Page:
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I was recently asked to add some Woopra JavaScript to a website and noticed that the URL started with a double slash (i.e. omitted the scheme). I've never seen this before, so I went trying to find out more about it, but the only thing I could really find was an item on the Woopra FAQ:

The Woopra JavaScript in the Setup does not include http in the URL call for the script. This is correct. The JavaScript has been optimized to run very fast and efficiently on your site.

However, some validation and site testing/debugging services and tools do not recognize the code as correct. It is correct and valid. If the warnings annoy you, just add the http to the script’s URL. It will not impact the script.

(For clarification, the URL is "//static.woopra.com/js/woopra.v2.js"—the colon is omitted in addition to the "http".)

Is there any more information about this practice? If this is indeed valid, there must be a spec that talks about it, and I'd very much like to see it.

Thanks in advance for satisfying my curiousity!

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2 Answers 2

up vote 3 down vote accepted

This is a valid URL. It's called a "network-path reference" as defined in RFC 3986. When you don't specify a scheme/protocol, it will fall back to the current scheme. So if you are viewing a page via https:// all network path references will also use https.

For an example, here's a link to the RFC 3986 document again but with a network path reference. If you were viewing this page over https (although it looks like you can't use https with StackOverflow) the link will reflect your current URI scheme, unlike the first link.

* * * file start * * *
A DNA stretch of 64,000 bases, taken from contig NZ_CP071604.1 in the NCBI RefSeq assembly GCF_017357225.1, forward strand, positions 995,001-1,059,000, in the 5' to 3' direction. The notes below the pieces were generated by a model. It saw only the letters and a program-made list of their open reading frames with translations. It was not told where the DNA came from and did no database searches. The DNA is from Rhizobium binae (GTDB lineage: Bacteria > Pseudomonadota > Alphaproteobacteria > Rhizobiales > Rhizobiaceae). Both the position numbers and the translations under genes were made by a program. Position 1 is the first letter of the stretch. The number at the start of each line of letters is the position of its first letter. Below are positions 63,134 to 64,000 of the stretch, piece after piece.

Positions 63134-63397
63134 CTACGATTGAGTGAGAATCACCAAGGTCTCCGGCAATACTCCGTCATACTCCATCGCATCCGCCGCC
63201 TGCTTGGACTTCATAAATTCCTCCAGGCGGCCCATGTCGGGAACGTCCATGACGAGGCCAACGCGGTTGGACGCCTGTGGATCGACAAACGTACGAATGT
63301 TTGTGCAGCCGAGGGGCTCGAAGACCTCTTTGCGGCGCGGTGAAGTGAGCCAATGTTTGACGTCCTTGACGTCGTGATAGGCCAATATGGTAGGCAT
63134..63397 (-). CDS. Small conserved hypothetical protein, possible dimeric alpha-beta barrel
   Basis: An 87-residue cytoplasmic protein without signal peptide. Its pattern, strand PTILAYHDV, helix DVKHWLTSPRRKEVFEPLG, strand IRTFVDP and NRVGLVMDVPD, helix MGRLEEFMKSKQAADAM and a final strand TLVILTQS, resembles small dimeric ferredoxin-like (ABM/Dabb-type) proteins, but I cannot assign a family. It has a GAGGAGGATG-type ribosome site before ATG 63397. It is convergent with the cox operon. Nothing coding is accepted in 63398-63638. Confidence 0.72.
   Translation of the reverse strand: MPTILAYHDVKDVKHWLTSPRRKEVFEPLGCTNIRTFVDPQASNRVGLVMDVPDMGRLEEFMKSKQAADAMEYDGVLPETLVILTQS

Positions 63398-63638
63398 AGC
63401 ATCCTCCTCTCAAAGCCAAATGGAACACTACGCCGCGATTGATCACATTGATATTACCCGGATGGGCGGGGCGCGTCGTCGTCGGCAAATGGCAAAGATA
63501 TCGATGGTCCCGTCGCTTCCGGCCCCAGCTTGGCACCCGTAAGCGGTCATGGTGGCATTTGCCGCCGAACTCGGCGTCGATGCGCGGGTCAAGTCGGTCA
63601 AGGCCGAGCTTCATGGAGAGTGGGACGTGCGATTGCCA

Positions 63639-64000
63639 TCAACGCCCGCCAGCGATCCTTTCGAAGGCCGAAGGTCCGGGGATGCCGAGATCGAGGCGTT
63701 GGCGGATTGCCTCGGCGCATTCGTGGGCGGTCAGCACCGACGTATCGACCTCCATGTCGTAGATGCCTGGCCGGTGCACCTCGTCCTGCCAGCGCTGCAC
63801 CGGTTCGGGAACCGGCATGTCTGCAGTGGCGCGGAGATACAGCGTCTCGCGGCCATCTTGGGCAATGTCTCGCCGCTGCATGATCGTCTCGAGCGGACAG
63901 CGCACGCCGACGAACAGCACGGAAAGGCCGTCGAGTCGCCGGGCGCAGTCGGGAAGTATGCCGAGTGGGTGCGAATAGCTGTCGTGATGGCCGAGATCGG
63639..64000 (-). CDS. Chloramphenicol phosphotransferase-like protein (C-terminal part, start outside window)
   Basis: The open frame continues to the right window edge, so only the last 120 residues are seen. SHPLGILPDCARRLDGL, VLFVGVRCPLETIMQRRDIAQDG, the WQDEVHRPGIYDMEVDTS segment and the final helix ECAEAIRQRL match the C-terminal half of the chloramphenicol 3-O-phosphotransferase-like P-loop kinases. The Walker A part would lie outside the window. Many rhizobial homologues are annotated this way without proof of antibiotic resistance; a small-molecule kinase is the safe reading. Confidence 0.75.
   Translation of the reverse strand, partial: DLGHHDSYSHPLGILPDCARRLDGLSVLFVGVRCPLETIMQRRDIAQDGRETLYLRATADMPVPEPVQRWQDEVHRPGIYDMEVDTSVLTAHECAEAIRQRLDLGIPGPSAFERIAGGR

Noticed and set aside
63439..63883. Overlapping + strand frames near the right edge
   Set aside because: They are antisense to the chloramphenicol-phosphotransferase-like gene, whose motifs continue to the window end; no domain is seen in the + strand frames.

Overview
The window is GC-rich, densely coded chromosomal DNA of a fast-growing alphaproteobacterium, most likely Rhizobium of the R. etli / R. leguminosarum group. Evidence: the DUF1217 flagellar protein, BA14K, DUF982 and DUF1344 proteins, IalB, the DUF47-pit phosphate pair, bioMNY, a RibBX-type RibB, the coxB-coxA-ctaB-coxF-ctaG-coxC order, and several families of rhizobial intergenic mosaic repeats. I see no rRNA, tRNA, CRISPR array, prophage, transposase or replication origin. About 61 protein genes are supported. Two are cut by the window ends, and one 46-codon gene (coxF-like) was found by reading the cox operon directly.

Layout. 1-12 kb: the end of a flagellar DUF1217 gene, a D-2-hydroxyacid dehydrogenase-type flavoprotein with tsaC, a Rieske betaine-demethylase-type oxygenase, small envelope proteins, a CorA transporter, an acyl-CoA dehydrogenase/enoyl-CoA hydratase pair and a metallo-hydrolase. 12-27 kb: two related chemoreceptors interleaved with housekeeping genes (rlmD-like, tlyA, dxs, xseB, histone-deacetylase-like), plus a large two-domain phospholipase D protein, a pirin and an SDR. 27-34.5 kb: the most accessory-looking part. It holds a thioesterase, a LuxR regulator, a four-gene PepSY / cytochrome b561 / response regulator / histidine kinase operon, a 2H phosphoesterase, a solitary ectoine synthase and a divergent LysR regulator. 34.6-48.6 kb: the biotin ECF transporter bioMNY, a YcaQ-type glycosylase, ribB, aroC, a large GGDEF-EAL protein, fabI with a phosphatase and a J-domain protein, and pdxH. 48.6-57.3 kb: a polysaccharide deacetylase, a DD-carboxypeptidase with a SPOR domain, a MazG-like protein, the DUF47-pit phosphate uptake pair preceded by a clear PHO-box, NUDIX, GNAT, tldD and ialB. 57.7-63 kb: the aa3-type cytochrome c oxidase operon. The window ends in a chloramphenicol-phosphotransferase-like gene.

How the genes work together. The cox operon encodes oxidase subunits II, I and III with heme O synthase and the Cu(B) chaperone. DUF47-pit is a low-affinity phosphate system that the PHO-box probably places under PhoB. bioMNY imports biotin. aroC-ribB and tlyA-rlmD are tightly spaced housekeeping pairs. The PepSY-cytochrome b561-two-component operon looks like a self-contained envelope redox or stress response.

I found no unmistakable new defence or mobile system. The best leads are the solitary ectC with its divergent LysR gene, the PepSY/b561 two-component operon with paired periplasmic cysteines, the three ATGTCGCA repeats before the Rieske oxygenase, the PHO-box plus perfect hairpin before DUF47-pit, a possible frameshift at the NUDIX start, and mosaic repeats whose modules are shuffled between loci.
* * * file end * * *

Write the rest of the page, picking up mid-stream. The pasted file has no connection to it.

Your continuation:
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See RFC 3986, section 3:

The generic URI syntax consists of a hierarchical sequence of components referred to as the scheme, authority, path, query, and fragment.

  URI         = scheme ":" hier-part [ "?" query ] [ "#" fragment


  hier-part   = "//" authority path-abempty
              / path-absolute
              / path-rootless
              / path-empty

The scheme and path components are required, though the path may be
empty (no characters).

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So Woopra is just plain wrong about it being "correct and valid"? –  matthewwithanm Jul 15 '10 at 19:10

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